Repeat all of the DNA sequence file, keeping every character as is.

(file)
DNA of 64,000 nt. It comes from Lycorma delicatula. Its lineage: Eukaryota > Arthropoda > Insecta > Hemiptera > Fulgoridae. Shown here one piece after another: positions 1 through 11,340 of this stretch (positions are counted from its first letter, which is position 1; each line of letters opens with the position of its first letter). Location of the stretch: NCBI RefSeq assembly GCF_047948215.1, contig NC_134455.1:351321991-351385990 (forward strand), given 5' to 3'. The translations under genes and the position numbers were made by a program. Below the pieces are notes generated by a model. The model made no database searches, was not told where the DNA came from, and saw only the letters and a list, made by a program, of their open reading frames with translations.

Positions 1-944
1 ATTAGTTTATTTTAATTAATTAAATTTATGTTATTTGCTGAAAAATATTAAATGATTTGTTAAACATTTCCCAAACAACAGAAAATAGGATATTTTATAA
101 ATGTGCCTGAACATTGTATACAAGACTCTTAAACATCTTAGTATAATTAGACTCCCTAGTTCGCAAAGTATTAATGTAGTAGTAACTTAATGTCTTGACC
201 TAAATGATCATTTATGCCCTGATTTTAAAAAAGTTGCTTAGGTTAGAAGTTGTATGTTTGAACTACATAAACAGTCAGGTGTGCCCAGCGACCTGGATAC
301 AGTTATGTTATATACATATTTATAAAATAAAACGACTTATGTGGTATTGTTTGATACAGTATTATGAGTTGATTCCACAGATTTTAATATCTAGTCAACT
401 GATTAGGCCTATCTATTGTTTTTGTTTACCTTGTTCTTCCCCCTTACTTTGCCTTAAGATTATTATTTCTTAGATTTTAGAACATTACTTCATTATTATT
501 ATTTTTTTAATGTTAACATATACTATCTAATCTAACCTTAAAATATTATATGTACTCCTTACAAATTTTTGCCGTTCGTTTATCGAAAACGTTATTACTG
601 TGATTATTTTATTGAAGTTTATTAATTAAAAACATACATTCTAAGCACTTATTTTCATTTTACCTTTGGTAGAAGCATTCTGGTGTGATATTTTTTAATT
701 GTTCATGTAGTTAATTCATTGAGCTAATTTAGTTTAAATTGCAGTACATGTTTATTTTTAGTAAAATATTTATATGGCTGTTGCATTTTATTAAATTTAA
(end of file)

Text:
DNA of 64,000 nt. It comes from Lycorma delicatula. Its lineage: Eukaryota > Arthropoda > Insecta > Hemiptera > Fulgoridae. Shown here one piece after another: positions 1 through 11,340 of this stretch (positions are counted from its first letter, which is position 1; each line of letters opens with the position of its first letter). Location of the stretch: NCBI RefSeq assembly GCF_047948215.1, contig NC_134455.1:351321991-351385990 (forward strand), given 5' to 3'. The translations under genes and the position numbers were made by a program. Below the pieces are notes generated by a model. The model made no database searches, was not told where the DNA came from, and saw only the letters and a list, made by a program, of their open reading frames with translations.

Positions 1-944
1 ATTAGTTTATTTTAATTAATTAAATTTATGTTATTTGCTGAAAAATATTAAATGATTTGTTAAACATTTCCCAAACAACAGAAAATAGGATATTTTATAA
101 ATGTGCCTGAACATTGTATACAAGACTCTTAAACATCTTAGTATAATTAGACTCCCTAGTTCGCAAAGTATTAATGTAGTAGTAACTTAATGTCTTGACC
201 TAAATGATCATTTATGCCCTGATTTTAAAAAAGTTGCTTAGGTTAGAAGTTGTATGTTTGAACTACATAAACAGTCAGGTGTGCCCAGCGACCTGGATAC
301 AGTTATGTTATATACATATTTATAAAATAAAACGACTTATGTGGTATTGTTTGATACAGTATTATGAGTTGATTCCACAGATTTTAATATCTAGTCAACT
401 GATTAGGCCTATCTATTGTTTTTGTTTACCTTGTTCTTCCCCCTTACTTTGCCTTAAGATTATTATTTCTTAGATTTTAGAACATTACTTCATTATTATT
501 ATTTTTTTAATGTTAACATATACTATCTAATCTAACCTTAAAATATTATATGTACTCCTTACAAATTTTTGCCGTTCGTTTATCGAAAACGTTATTACTG
601 TGATTATTTTATTGAAGTTTATTAATTAAAAACATACATTCTAAGCACTTATTTTCATTTTACCTTTGGTAGAAGCATTCTGGTGTGATATTTTTTAATT
701 GTTCATGTAGTTAATTCATTGAGCTAATTTAGTTTAAATTGCAGTACATGTTTATTTTTAGTAAAATATTTATATGGCTGTTGCATTTTATTAAATTTAA